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I'm sure I'm missing something basic, but I'm writing a program that fork()s several child processes, each of which create several pthreads. It seems that the pthread_create call never works from a child process. Here is sample code to explain what I mean:

#include <stdio.h>
#include <unistd.h>
#include <stdlib.h>
#include <pthread.h>

// Listen for a request from user proc i
void *wait_for_req(void *cvoid) {
     int req;
     int read_ret;
     printf("new thread started\n");
     pthread_exit(NULL);
}

void spawn_read_threads(int proc_num, int n) {
    int i;
    printf("About to spawn %d read threads\n", n);
    for (i=0; i<n; i++) {
        pthread_t *t;
        printf("spawning new thread\n");
        int create_result = pthread_create(t, NULL, wait_for_req, NULL);
        printf("_create returned %d\n", create_result);
        pthread_join(*t, NULL);
    }
}


int main() {
    if (!fork())
        spawn_read_threads(0, 1);
}

The output of this program is

About to spawn 1 read threads
spawning new thread

But if I comment out if comment out if (!fork()):

About to spawn 1 read threads
spawning new thread
_create returned 0
new thread started

So why doesn't execution get through create_result in the first case?

And if this is useful:

rob@ubuntu:/mnt/hgfs/Virtual Machines$ uname -a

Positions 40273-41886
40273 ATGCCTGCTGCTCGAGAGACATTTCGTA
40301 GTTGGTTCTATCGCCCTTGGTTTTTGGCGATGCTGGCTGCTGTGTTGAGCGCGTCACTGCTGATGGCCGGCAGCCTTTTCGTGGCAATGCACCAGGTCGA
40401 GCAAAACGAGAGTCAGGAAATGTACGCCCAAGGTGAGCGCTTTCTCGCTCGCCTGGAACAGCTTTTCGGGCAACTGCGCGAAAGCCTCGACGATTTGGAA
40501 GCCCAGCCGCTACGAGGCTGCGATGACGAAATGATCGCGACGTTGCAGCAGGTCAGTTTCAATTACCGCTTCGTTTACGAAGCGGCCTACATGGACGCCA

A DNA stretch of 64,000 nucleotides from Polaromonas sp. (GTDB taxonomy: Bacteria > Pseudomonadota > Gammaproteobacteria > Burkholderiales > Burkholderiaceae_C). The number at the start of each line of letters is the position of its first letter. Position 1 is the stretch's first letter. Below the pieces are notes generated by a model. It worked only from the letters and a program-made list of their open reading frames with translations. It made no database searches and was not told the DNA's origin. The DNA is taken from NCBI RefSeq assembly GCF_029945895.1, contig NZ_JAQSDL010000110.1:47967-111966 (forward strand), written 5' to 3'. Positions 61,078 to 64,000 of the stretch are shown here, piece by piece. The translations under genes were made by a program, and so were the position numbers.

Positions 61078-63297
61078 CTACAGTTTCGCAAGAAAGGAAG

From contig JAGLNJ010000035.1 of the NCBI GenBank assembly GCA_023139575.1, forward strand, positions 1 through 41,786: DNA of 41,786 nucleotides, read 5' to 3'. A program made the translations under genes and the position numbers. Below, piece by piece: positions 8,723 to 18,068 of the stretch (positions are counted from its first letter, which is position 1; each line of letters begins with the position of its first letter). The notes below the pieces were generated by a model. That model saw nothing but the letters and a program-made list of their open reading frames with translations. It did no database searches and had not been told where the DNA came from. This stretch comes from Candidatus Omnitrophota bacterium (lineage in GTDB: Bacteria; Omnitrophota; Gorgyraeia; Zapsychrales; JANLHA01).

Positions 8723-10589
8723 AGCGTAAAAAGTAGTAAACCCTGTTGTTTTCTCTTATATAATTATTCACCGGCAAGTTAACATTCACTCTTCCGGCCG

Linux ubuntu 2.6.32-24-generic #42-Ubuntu SMP Fri Aug 20 14:24:04 UTC 2010 i686 GNU/Linux
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3 Answers 3

up vote 3 down vote accepted

I can see one immediate problem with your code: pthread_create takes the address of an existing pthread_t variable and stores the new thread ID in it. You're passing an uninitialized pointer instead. You need to do something like:

pthread_t tid;
int create_result = pthread_create(&tid, NULL, wait_for_req, NULL);

I'd say you were just lucky when it worked once, because your current code essentially causes undefined behaviour.

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That did it... I thought that way had been causing an error for some reason... well I knew it would be that simple, thanks! –  Rob Lourens Oct 17 '10 at 18:51
    
But any idea why it only broke from a child process? –  Rob Lourens Oct 17 '10 at 18:52
    
@Rob Lourens: Like I said, you just got lucky. It could have very well broken otherwise as well. –  casablanca Oct 17 '10 at 19:09

Besides the errors you found in your answer, you are not supposed to call pthread_* from within the forked process. After, fork() only async-signal safe functions should be used. You must exec() first, and then you may create some pthreads.

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This only applies to a threaded parent. In non-threaded programs, you can do whatever you like after fork (modulo some complex but common-sense rules about stdio versus file descriptors). –  R.. Feb 21 '11 at 2:03
pthread_t t;
printf("spawning new thread\n");
int create_result = pthread_create(&t, NULL, wait_for_req, NULL);
printf("_create returned %d\n", create_result);
pthread_join(t, NULL);
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